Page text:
Start by practicing at the end of the ring - in the standard dressage ring, M, and other related letters are 6 meters off the short side, so make your curve slightly off the short side rail. Set a cone or some marker where G or D would be and work on getting that shape nicely done. Also practice the other direction (H to G) but don't link them together right away. Figure out which side is easier, and how you have to adjust your aids on the harder side. Get used to what the shape FEELS like.
When you have to link them together, you have only a couple strides to change your bend in the test. But in practice, do the first 1/2 circle, and take as many strides straight as you need to get the bend change and then do your other 1/2. THEN begin to reduce the number of strides you took to change bend until you get where you need to be.
We don't get less brave; we get a bigger sense of self-preservation........
Working on this myself. I KNOW my horse can do it.... it's just like the 10m quarter circles in the corners..... but more often than not, I do not ride the corners (and I know better!)- and you must ride these half circles. SO, I am concentrating on riding every corner,and it's helping in these half circles.
Remember this is not TL any more - your horse should be a bit more together and off his FH. (You can't do a 10m circle very well in a long frame). I have much better luck sitting than rising. Collect him up a bit, just like in a corner, as you approach B/E. Be sure you are on your IS seatbone and your IS leg is long. Leave the long side the first step after B/E; change your bend on ONE stride at X. Be sure to use your outside leg to help keep his haunches (and maybe your outside thigh for his shoulders) in line.
How are your 10m circles? Try doing two 10m circles across the arena at X like a figure 8.
Setting up some cones will help, too. Make gates at B, 1/4, X, 1/4, and E. Make them narrow enough that you cannot cheat.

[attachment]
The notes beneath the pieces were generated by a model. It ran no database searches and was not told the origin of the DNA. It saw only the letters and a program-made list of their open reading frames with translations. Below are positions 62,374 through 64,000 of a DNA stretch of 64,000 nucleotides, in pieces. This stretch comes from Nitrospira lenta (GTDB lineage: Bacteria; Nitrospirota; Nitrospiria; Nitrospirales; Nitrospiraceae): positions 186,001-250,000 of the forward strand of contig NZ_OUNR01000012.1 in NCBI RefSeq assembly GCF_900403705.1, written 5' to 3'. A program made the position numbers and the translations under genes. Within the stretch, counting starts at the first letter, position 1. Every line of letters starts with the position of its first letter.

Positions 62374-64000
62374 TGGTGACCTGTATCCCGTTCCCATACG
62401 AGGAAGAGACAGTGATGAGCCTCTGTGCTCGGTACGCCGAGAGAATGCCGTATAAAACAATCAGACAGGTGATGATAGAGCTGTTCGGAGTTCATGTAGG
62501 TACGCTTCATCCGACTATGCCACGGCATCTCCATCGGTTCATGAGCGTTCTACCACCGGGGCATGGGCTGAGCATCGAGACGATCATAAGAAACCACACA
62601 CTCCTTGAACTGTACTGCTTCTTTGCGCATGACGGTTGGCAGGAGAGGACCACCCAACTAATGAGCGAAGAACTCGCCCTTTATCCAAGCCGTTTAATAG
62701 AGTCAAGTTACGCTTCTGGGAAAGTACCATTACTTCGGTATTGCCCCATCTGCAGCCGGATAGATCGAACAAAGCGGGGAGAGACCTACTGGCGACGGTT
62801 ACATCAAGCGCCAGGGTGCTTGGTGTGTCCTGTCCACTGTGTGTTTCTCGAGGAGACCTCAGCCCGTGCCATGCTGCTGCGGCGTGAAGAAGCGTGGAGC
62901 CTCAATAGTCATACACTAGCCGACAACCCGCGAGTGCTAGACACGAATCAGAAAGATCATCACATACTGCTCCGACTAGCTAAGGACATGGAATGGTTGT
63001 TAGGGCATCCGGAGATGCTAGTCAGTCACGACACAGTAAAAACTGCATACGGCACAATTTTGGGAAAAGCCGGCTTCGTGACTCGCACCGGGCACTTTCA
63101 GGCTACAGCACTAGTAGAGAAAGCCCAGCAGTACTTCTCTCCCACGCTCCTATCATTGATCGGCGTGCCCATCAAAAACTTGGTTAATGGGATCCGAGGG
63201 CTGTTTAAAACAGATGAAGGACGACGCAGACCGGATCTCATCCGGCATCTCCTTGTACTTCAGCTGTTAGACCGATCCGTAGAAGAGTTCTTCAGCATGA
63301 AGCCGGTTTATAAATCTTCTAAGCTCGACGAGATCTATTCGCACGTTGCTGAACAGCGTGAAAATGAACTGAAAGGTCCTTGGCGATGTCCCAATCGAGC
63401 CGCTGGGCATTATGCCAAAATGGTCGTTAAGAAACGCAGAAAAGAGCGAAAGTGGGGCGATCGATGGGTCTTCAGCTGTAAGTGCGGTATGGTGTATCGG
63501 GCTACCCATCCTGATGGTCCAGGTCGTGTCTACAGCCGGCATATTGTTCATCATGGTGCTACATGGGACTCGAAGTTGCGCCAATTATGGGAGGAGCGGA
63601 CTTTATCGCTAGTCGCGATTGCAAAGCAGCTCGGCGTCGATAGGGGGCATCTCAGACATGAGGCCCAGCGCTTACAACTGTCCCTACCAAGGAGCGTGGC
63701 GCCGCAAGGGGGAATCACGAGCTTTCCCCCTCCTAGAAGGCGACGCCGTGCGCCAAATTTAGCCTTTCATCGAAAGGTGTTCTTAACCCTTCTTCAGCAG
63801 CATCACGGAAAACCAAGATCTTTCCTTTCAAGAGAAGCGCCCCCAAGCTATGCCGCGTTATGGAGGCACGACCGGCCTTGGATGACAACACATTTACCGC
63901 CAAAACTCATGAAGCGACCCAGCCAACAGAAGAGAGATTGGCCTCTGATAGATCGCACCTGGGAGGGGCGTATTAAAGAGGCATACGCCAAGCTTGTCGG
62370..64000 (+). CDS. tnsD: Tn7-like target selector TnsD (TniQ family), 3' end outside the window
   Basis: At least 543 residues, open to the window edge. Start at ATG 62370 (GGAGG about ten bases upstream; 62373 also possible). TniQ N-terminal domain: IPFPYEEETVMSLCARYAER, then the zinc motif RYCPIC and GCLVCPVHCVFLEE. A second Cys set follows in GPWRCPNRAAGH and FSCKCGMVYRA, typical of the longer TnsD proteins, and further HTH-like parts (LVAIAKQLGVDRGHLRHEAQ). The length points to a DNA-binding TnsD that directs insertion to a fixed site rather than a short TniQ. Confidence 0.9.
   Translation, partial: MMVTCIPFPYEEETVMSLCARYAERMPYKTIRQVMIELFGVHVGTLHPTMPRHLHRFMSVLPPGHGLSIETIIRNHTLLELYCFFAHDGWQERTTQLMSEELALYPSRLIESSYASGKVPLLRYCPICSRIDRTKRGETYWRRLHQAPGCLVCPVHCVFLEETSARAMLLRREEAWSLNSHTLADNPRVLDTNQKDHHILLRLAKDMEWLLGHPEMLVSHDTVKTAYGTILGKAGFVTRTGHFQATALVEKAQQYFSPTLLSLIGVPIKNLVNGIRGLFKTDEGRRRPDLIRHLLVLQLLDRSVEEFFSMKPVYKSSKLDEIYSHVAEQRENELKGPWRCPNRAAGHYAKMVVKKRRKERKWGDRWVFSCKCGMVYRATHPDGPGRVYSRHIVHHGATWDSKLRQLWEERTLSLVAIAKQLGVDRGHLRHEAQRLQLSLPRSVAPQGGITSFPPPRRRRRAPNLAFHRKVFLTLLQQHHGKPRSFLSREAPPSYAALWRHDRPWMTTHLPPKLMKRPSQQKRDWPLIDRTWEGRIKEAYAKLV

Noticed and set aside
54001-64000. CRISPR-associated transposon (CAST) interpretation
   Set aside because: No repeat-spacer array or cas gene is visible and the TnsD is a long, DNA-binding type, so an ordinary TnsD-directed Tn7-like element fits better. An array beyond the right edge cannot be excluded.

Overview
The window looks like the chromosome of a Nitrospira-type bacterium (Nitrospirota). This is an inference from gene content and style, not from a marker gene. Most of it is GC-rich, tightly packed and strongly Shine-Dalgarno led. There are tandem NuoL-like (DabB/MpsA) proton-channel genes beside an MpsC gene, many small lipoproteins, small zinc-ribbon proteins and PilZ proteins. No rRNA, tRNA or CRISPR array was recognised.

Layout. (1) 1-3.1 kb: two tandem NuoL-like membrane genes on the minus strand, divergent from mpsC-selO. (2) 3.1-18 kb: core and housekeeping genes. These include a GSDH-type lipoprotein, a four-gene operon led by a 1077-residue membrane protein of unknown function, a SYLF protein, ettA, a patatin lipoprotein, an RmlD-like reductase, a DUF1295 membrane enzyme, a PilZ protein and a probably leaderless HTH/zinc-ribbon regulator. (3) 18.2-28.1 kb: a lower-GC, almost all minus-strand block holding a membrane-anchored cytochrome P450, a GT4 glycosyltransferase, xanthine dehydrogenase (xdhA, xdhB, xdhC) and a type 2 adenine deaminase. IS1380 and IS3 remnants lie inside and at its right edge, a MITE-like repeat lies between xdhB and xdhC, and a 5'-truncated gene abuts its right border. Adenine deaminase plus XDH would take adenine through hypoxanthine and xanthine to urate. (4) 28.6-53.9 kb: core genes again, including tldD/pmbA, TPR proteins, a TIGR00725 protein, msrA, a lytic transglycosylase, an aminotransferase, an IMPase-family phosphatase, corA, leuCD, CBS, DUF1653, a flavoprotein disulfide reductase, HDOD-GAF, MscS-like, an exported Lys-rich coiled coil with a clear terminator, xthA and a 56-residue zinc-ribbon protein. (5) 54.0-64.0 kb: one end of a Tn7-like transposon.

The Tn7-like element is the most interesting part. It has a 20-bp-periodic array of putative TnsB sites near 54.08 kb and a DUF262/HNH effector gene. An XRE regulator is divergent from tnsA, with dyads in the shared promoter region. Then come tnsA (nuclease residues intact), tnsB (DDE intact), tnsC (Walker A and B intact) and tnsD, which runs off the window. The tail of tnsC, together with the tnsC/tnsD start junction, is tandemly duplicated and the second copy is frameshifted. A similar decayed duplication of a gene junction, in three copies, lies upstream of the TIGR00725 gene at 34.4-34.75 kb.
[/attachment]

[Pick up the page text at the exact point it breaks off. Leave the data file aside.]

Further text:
Last edited by lorilu; Feb. 22, 2013 at 08:28 PM.
Reason: I keep remembering things to add!
Since, I assume, you are planning on continuing up the levels with that horse. First, master the 10m circle. In order to do this on a large striding horse, he must be , of course forward, then you must engage those infamous core muscles and carry you through slowly through the circle allowing him to engage just a little, so that he can keep active and forward. That's right! You carry you. No longer is sitting trot just survival, now you must be able to work while doing it.
I have found that the letters in a large arena are useful, so long as you remember your math, that there are 12m between letters, and 20m to the other side. If you can use cones it will make your life easier.
Once you have mastered the 10m, it is a case of riding one, starting a second, and then on the centerline a half halt/ moment of straightness rebend and then a 1/2 circle the other way. If you make the first too big your second on the changed rein becomes an even more difficult volte, or worse yet, you lose it and go straight.
Some riders change their horse, they change their saddle, they change their teacher; they never change themselves.
Remember the horse does all the work, we just sit there and look pretty.
The 10 and 15m circles in the Training and Preliminary eventing tests are very difficult for my 17.2 horse. The biggest thing that helped me was to always make sure he was correctly bent and turning every single step. If I let him straighten out for even one step it threw the size of the circle off. Also, as someone else mentioned, make sure your horse is turning off of your outside aids. My guy likes to pop his shoulder so I really have to focus on keeping control of his outside shoulder. Lots of transitions and changes of direction will also get your horse quicker off your aids and help to make the change of bend smoother.
I practiced on my lanky, long and not limber 17hh+ ottb with a gate made of two cones at x, and making sure I had the one straight stride. Also, lots of full ten meter circles thrown in too. Make sure to steer from the outside rein, have enough impulsion, and when they are balanced, let them dance and carry themselves.
Well, I took all these wonderful tips with me on my ride today, and I'm happy to report that we had some good success and managed to crank out a couple NICE pairs of 10m half circles. Now, with lots more practice, they will be perfect!
What lies behind us and what lies before us are tiny matters compared to what
lies with in us. - Emerson